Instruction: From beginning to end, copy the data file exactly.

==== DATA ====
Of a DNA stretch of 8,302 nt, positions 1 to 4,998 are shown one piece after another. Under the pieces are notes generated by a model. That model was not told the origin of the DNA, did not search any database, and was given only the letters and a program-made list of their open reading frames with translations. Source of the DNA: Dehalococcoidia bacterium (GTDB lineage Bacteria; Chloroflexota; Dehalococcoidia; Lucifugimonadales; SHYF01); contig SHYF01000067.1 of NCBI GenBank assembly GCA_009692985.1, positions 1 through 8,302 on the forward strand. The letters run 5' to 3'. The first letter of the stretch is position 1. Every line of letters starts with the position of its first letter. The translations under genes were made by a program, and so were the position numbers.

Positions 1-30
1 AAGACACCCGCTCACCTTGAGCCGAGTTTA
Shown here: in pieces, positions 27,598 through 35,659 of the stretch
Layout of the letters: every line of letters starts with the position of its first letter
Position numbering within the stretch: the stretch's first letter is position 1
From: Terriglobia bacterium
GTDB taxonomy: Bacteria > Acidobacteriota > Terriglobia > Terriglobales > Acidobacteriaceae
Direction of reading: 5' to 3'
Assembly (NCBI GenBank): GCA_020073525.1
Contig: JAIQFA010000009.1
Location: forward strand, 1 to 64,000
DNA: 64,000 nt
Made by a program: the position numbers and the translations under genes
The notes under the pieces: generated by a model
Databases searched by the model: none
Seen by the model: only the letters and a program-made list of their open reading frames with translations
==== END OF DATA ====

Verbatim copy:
Of a DNA stretch of 8,302 nt, positions 1 to 4,998 are shown one piece after another. Under the pieces are notes generated by a model. That model was not told the origin of the DNA, did not search any database, and was given only the letters and a program-made list of their open reading frames with translations. Source of the DNA: Dehalococcoidia bacterium (GTDB lineage Bacteria; Chloroflexota; Dehalococcoidia; Lucifugimonadales; SHYF01); contig SHYF01000067.1 of NCBI GenBank assembly GCA_009692985.1, positions 1 through 8,302 on the forward strand. The letters run 5' to 3'. The first letter of the stretch is position 1. Every line of letters starts with the position of its first letter. The translations under genes were made by a program, and so were the position numbers.

Positions 1-30
1 AAGACACCCGCTCACCTTGAGCCGAGTTTA
Shown here: in pieces, positions 27,598 through 35,659 of the stretch
Layout of the letters: every line of letters starts with the position of its first letter
Position numbering within the stretch: the stretch's first letter is position 1
From: Terriglobia bacterium
GTDB taxonomy: Bacteria > Acidobacteriota > Terriglobia > Terriglobales > Acidobacteriaceae
Direction of reading: 5' to 3'
Assembly (NCBI GenBank): GCA_020073525.1
Contig: JAIQFA010000009.1
Location: forward strand, 1 to 64,000
DNA: 64,000 nt
Made by a program: the position numbers and the translations under genes
The notes under the pieces: generated by a model
Databases searched by the model: none
Seen by the model: only the letters and a program-made list of their open reading frames with translations